Year One: What You Need to Know About Our Safety and Speed Report Card

Safety Speed Graphic
In case you missed it, speed limits on certain stretches of BC highway changed following the Rural Highway Safety and Speed Review in 2014. It’s been more than a year since those new speed limits came in to effect.  To be sure those changes are keeping BC travellers safe, we’ve collected and closely reviewed one full year of speed and crash data for each section of highway where speed limits were increased. All the details of our post implementation review can be found here, but the three key areas of our “Rural Highway Safety and Speed Review Report Card” are listed below.
Hint: We need more data and distracted driving plays a big role.

1. More time and data are required

In addition to a thorough review by our engineers, we asked UBC researchers to assess the first year’s crash data and look specifically at the sections of highways where the speed limits increased. They concluded that there wasn’t enough data in a single year to get a complete picture of safety trends on each section of highway where the speed limits were changed. They determined that there was an overall average increase of 11% in crashes in the first year, which is pretty well consistent with the 9% increase we saw on all other BC highways where speed limits weren’t raised.

The one-year increase is also consistent with the rising crash and fatality rates in places where speed limits have remained unchanged, as more people take to the road with lower gas prices and as distracted driving rates continue to climb. The United States, for example, saw a 14% increase in fatalities during the first six months of 2015. Oregon alone experienced a 59% spike during this period. Sweden – known for having some of the safest roads in the world – saw a 4% increase in the number of fatalities in 2014.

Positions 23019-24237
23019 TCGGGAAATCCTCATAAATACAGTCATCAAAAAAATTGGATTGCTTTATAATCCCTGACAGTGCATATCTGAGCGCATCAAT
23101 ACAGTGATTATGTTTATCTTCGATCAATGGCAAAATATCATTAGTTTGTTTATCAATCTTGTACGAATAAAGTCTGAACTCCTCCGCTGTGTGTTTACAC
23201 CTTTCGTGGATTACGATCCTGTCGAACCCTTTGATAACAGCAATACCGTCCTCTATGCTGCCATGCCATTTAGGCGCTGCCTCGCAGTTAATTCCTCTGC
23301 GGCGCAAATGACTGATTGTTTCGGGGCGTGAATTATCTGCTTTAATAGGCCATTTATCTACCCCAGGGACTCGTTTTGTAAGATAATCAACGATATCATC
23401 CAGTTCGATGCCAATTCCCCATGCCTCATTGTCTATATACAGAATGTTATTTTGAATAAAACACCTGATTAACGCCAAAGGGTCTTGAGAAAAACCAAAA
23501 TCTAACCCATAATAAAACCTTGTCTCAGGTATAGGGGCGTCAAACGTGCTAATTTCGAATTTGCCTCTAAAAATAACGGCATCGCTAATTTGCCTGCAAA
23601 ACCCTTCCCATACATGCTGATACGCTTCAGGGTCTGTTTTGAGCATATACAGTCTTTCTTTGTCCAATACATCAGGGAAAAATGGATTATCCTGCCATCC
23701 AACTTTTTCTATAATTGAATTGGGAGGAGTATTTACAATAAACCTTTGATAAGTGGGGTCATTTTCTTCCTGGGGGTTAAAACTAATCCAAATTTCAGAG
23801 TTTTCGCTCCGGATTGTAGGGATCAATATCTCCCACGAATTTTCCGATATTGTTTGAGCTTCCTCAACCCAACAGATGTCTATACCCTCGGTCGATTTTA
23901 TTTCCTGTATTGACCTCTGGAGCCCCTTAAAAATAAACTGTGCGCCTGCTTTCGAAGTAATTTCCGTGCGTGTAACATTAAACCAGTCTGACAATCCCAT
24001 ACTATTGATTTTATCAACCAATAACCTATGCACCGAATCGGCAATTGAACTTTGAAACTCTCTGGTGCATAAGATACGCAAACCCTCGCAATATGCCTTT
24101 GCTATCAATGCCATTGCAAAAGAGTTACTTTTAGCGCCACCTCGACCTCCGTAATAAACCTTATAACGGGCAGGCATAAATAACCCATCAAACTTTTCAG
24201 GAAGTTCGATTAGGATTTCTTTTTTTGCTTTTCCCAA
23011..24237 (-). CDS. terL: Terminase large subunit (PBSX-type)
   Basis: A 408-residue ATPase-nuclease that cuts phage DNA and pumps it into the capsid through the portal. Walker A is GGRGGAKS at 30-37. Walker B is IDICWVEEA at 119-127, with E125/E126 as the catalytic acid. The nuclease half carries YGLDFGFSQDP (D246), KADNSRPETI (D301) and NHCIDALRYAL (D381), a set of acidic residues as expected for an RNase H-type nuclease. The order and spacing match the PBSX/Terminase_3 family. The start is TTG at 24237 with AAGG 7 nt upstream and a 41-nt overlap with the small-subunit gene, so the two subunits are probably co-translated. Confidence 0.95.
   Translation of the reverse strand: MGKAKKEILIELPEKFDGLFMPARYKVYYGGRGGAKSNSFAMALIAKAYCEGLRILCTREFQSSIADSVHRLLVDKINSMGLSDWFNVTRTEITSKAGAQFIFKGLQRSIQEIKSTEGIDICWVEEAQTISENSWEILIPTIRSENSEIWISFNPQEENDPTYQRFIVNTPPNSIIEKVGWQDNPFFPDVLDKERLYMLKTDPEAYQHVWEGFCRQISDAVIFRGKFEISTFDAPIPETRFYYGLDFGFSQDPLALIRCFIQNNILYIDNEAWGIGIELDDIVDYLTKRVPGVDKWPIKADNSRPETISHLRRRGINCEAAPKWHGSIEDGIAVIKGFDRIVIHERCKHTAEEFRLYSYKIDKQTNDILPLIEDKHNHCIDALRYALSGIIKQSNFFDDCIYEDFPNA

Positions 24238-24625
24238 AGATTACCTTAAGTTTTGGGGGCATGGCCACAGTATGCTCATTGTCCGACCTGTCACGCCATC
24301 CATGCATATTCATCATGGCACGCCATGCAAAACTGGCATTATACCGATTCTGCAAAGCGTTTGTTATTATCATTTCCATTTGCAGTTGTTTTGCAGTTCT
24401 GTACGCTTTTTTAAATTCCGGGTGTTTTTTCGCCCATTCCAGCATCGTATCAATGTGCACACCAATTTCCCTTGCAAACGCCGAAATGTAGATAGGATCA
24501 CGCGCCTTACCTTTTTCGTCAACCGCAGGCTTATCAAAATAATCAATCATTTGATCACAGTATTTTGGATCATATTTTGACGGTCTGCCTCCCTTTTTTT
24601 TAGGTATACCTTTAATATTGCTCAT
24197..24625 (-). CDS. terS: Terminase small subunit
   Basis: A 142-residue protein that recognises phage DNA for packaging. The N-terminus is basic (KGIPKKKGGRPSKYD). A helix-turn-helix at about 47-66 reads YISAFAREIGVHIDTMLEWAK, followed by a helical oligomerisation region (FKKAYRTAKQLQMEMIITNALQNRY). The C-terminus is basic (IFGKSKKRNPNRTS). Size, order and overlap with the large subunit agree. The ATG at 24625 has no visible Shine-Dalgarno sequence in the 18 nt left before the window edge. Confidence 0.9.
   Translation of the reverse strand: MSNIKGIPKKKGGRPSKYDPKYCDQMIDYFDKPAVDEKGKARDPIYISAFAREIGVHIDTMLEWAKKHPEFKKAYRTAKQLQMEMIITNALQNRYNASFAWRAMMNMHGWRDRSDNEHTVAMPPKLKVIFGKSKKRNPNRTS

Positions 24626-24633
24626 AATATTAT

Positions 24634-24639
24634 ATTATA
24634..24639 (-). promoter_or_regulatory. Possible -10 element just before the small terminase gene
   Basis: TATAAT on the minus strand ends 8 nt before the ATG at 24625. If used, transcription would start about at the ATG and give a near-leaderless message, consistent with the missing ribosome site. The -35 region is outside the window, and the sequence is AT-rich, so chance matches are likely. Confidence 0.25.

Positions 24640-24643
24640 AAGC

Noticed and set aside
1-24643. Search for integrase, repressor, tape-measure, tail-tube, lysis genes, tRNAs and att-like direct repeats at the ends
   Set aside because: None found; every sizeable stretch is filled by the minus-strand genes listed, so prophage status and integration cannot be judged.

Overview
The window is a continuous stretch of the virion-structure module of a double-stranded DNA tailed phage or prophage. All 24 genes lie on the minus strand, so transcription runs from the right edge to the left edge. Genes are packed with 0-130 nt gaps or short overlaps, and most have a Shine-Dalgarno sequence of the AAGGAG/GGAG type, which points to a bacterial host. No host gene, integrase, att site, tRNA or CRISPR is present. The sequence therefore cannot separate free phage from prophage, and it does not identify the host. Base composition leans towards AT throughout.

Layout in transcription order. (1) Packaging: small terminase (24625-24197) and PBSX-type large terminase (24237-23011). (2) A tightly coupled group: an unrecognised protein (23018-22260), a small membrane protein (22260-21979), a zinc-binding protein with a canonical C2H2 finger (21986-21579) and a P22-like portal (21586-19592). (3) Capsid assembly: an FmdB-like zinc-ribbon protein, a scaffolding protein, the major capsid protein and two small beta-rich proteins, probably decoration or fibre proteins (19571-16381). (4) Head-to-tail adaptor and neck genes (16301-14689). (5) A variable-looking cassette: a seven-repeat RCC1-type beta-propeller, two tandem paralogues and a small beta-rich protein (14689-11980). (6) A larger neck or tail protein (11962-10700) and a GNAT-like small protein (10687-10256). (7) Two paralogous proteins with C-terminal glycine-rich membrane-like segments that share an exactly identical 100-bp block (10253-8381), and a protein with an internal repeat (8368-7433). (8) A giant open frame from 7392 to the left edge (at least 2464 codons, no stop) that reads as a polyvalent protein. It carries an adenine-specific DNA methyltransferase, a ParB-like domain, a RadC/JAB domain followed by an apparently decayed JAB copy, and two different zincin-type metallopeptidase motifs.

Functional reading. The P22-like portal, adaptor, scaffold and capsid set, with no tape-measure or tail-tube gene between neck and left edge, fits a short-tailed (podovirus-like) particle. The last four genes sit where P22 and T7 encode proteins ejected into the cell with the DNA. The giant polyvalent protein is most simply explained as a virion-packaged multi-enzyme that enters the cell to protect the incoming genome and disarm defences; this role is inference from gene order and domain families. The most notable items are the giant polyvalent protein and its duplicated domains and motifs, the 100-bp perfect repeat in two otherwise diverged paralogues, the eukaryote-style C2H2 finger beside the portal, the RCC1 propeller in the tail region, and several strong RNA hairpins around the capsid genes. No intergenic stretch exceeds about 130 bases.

UBC researchers and ministry engineers recommended that more analysis be done for a longer period of time to get a more complete picture.

2. Crash rates are down or unchanged in 19 of 33 new speed zones

We’ve carefully examined crash and speed data from the 33 sections of highway where speed limits were increased and found that on 19 of 33 sections of highways, the crash rate either fell or, if there was an increase in the crash rate, drivers were moving at slower speeds than before the speed limits changed.

Crash data from November 1, 2014 to October 31, 2015 (compared with crash data from the previous three years) shows:

  • On 12 sections, the rate of speed increased and crashes decreased.
  • On seven sections, the rate of speed decreased (due to congestion or other factors) and crashes decreased.
  • On seven sections, the data shows that the crash rate increased – despite motorists traveling slower than they did before (due to congestion or other factors) the speed limits were increased.
  • On the remaining seven sections, the rate of speed increased and crashes increased.

3. Distracted driving remains the leading cause of crashes.

The 2015 data shows distracted driving is still on the rise. Between November 1, 2014 and October 31, 2015, 28% of all crashes in these areas were primarily caused by distracted driving. Changing weather conditions, distracted driving, driving too fast for conditions, heavy traffic, falling asleep, alcohol, driver error and wild animals can all contribute to crashes. Distracted driving, road conditions, and driving too fast for conditions contributed to 54% of serious crashes where speed limits changed.

What’s next?